By Kyra Baffo

What happens when you revive an abandoned railroad line spanning across the city into a beautifully crafted urban park? I’m sure you can guess. New York City’s highline park showcases the unique designs of modern urban architecture and ecological revival. The highline spans 1.45 miles, beginning in the Lower West side and extending through 34th street, with a number of entrances you can choose from (we walked from campus to Washington st.). The route is designed to make visitors feel immersed in the city, offering 360 views of iconic NYC buildings and the Hudson river. The park is covered in beautiful plants and greenery, features art work from local vendors and food (which includes homemade papaya popsicles (yum!), asian buns, hotdogs, and ice cream), performances, and benches if you just want to sit and embrace the city.

My friends and I enjoyed the stroll, often stopping to enjoy the creative art on display or take a guess at what part of the city we were in.  The Highline, in manys ways, is so much more than a city park. It is a community center, public space, ecological haven, and revived industrial good. The Railroad was originally built in the early 1900s in response to the high death rates of pedestrians getting hit by trains on street level tracks. However, by the 1970s the rise in trucking led to a decline in usage. There were immediate calls for the railroads demolition, but thanks to advocates and conversancy groups, the high line was preserved and transformed into one of the largest attractions in the city.

In a highly condensed place like New York, finding lively, yet calming public spaces is a rarity. But the city does a great job of utilizing the space it does have to foster community engagement and creativity. The same could be said for Washington Square Park, the “quad” for NYU students who lack a centralized campus. The park, like the Highline, has a life of its own and offers visitors a unique space within the hustle and bustle of the city to relax or explore the creative artistic scenery. Musicians regularly perform; vendors sell food and anti Trump merchandise; others take a dive in the fountain in the center of the park.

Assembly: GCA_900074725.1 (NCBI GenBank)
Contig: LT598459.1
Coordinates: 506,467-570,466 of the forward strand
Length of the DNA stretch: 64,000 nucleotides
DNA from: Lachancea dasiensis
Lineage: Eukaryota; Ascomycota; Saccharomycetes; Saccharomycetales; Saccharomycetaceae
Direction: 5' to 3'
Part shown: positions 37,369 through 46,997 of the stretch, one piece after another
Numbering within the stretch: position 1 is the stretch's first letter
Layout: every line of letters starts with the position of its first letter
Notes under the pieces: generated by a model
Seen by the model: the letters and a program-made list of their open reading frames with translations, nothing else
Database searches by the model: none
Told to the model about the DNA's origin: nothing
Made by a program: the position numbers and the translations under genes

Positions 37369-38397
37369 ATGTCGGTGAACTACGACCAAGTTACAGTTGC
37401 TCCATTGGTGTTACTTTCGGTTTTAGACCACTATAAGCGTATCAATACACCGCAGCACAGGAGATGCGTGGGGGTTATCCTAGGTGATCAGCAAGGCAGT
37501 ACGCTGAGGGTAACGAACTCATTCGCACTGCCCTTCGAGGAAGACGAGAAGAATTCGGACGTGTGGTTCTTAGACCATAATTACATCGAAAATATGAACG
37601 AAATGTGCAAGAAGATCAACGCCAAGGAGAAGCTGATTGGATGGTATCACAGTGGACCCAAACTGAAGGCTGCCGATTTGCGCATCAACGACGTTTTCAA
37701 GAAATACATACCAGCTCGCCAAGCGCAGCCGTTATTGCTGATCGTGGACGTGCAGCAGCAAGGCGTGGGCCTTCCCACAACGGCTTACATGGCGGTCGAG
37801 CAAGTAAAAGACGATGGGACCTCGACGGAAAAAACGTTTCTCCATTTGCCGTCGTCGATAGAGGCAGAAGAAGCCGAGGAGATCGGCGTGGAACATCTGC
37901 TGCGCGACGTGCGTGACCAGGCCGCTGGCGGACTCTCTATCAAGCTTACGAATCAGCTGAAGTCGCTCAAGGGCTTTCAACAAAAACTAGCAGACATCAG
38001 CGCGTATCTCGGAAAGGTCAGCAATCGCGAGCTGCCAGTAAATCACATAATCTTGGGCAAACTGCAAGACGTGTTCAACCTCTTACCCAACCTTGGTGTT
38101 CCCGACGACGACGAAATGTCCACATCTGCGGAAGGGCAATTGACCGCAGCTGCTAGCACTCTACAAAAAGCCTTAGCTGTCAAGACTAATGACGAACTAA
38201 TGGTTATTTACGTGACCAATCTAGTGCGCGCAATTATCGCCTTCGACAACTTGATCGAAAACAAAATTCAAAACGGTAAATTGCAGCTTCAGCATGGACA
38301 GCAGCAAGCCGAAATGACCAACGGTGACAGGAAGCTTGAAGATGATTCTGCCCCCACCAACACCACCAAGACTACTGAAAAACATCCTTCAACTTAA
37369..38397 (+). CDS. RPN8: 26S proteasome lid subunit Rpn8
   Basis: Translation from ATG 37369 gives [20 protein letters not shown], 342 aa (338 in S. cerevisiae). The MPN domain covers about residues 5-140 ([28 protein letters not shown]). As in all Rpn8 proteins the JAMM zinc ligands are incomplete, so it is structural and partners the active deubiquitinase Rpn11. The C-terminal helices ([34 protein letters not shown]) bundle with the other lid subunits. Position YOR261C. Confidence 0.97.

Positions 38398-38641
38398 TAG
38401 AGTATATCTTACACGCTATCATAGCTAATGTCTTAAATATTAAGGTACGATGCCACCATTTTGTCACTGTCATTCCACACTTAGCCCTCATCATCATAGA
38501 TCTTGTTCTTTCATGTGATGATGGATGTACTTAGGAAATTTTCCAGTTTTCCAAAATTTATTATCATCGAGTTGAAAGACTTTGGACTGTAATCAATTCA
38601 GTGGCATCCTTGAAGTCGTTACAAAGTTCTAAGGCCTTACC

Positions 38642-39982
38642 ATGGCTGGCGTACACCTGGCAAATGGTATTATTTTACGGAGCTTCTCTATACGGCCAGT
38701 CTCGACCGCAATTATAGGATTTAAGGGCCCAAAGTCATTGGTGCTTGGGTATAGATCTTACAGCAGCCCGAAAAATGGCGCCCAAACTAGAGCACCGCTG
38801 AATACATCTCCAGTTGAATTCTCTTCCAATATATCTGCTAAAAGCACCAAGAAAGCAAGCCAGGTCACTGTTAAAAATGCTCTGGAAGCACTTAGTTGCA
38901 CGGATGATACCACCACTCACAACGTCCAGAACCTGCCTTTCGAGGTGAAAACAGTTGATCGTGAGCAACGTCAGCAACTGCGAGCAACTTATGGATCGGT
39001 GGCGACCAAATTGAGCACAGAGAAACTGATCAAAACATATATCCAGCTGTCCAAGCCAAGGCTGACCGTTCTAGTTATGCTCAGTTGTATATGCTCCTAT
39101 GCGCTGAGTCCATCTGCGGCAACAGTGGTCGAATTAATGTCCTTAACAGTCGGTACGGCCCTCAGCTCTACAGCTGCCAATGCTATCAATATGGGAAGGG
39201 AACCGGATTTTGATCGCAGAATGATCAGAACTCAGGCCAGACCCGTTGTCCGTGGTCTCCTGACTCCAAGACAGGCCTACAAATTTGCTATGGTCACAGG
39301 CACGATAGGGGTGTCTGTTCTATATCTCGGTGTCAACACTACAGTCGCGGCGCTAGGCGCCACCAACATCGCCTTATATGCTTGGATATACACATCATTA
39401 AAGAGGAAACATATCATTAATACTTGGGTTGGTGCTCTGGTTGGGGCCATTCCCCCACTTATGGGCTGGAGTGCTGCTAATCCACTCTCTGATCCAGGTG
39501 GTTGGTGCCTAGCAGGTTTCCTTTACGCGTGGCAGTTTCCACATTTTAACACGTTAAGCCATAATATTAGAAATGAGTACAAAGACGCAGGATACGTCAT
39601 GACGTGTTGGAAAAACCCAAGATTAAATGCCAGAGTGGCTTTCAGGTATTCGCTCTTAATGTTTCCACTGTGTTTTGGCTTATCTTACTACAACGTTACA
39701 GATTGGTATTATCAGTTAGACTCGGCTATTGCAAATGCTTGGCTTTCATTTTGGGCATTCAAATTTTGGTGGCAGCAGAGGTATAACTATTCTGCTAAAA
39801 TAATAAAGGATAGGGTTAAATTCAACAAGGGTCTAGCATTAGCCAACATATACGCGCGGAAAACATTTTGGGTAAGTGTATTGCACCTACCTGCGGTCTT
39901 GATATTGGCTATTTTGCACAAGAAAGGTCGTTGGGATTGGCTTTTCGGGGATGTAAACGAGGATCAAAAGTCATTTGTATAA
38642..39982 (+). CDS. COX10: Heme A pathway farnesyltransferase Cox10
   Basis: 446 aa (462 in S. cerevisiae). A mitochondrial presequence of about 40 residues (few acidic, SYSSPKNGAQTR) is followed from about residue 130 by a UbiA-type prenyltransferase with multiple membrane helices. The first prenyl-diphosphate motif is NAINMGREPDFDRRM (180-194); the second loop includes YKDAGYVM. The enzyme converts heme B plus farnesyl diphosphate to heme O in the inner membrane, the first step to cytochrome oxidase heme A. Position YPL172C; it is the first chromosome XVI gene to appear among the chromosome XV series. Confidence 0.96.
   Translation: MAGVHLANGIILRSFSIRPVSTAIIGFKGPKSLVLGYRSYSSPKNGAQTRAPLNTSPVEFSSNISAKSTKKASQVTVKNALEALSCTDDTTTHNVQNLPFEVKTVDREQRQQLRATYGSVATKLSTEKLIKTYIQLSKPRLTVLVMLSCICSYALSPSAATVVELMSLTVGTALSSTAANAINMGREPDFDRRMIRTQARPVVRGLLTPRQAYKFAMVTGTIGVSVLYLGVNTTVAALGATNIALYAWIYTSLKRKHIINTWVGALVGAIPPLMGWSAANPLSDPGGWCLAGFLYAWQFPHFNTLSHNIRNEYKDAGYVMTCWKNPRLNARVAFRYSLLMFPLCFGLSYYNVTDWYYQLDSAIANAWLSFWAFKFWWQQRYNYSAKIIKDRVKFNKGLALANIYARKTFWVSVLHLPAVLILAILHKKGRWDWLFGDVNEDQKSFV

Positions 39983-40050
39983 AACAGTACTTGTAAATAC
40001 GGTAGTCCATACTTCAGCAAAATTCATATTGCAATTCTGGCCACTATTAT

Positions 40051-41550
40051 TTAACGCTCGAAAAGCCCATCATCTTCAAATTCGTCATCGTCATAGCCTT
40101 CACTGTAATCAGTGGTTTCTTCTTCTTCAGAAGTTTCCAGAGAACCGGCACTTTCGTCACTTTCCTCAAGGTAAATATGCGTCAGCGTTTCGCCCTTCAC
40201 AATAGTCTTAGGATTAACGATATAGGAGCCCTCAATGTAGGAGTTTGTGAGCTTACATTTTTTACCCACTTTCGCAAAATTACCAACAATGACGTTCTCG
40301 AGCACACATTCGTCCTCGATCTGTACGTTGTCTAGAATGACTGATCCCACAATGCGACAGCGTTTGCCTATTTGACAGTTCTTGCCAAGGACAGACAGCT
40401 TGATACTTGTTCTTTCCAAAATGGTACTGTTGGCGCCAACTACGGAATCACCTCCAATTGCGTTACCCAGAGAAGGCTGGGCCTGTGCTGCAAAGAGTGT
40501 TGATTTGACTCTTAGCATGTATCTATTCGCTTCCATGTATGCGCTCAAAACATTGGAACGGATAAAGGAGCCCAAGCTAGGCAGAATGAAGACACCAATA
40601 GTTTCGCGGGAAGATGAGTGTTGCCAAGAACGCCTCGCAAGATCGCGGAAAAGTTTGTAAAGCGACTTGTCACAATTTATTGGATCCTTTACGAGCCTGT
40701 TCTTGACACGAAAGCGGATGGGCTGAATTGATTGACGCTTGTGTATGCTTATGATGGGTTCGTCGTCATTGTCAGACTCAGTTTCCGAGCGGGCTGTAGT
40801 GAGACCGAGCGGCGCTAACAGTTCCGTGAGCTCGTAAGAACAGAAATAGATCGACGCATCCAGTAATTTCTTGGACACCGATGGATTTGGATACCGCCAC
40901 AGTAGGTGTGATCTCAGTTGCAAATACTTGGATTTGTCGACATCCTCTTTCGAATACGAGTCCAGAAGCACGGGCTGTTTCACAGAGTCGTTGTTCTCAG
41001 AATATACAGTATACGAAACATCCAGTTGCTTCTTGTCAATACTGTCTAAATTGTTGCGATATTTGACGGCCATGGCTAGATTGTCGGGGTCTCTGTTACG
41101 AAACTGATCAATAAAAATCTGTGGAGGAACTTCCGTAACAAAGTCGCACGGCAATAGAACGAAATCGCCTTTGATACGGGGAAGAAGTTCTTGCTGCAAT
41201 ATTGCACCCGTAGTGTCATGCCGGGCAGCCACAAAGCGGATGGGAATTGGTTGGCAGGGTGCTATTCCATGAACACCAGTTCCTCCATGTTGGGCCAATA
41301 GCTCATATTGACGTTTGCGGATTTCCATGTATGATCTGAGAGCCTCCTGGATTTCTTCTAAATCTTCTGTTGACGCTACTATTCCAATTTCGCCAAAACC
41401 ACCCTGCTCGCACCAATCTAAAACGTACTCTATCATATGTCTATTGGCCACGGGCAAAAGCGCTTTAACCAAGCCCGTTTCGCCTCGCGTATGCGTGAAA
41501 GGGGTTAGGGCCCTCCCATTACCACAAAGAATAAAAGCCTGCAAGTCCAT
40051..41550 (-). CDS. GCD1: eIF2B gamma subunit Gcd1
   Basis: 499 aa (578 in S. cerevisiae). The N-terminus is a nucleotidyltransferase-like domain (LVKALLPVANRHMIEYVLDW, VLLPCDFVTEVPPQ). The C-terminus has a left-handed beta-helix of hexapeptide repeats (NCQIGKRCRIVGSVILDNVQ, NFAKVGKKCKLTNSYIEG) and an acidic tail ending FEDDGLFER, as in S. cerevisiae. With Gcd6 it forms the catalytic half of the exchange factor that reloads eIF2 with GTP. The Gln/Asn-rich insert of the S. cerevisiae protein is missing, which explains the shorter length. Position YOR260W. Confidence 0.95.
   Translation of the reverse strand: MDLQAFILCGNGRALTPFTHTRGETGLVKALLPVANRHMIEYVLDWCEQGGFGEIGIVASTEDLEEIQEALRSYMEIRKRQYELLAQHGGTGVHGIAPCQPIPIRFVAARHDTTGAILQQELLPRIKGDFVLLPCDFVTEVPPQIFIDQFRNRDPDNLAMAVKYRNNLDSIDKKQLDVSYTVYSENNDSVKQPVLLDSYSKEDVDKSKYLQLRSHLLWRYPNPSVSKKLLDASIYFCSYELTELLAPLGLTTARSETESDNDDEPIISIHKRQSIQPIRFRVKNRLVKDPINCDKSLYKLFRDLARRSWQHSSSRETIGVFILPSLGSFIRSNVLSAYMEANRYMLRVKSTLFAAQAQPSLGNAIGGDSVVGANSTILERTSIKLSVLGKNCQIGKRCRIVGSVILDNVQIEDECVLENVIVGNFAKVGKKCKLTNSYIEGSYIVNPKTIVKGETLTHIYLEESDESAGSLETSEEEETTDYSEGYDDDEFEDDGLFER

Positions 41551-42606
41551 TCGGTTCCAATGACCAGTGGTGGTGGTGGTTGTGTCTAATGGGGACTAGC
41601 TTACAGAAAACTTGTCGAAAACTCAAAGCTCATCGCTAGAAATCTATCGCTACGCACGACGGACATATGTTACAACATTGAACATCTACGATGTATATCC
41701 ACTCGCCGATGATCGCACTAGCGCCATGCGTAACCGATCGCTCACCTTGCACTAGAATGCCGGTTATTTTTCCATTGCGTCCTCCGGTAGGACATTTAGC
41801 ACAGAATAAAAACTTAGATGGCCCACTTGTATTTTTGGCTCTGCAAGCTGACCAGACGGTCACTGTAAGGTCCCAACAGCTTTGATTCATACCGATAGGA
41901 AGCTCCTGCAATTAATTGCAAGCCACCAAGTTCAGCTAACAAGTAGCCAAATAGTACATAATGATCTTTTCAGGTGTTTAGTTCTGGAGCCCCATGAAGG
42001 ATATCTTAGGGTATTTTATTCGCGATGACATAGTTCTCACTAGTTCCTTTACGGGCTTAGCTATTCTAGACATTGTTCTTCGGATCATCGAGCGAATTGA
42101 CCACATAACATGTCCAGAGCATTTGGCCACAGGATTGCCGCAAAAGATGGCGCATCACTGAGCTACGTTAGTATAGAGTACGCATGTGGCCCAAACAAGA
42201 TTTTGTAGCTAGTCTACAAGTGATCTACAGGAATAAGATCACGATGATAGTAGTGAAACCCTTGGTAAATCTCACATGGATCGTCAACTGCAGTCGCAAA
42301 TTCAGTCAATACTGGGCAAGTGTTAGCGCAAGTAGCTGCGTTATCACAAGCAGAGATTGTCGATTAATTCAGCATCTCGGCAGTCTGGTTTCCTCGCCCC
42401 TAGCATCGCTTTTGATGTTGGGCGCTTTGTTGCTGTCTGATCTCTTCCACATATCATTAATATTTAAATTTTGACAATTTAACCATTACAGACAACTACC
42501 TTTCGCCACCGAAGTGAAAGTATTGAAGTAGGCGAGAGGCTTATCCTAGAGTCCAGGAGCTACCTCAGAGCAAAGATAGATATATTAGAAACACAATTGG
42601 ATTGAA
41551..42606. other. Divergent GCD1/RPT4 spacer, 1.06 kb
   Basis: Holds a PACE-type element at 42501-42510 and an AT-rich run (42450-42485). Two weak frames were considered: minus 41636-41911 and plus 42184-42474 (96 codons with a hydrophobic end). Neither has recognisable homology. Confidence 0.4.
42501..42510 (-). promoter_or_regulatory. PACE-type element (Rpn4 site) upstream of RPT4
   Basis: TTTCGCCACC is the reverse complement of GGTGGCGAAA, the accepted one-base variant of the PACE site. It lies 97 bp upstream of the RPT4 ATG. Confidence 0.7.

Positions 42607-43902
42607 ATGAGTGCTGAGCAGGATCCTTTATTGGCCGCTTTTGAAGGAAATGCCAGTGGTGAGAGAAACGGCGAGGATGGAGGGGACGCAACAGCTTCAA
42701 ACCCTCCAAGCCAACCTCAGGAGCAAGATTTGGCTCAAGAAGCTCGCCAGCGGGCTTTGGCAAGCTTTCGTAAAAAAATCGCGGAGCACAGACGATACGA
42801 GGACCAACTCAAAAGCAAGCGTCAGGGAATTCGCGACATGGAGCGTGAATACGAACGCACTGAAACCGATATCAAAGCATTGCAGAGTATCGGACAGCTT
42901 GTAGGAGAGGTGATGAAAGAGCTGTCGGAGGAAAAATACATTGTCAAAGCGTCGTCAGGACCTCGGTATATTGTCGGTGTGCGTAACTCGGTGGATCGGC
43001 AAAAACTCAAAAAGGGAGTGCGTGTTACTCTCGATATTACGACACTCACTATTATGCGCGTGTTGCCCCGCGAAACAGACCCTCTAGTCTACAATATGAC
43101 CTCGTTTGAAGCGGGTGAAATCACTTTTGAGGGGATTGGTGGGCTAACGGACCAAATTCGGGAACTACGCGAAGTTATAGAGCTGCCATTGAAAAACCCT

Somehow students manage to get studying done there. Through its chaos and open platform, the park turns into a city of its own, and somehow transforms into a ‘safe space’ where you can literally do anything and no one would look twice. Both parks are must-dos for anyone who finds themselves in this sprawling city. And luckily enough, we had Washington Square Park right at a door steps. The Highline radiates NYC history and don’t worry, if you find yourself there on an extremely hot summer day, you will enjoy the abundance of mistifiers and sprinklers that strategically dispersed through the railway. Although New York City’s hyper urbanized landscape can make virtually anyone feel overwhelmed, hidden (or mile-wide) gems in the city surely make up for it.

Kyra studied abroad in New York in Summer 2019.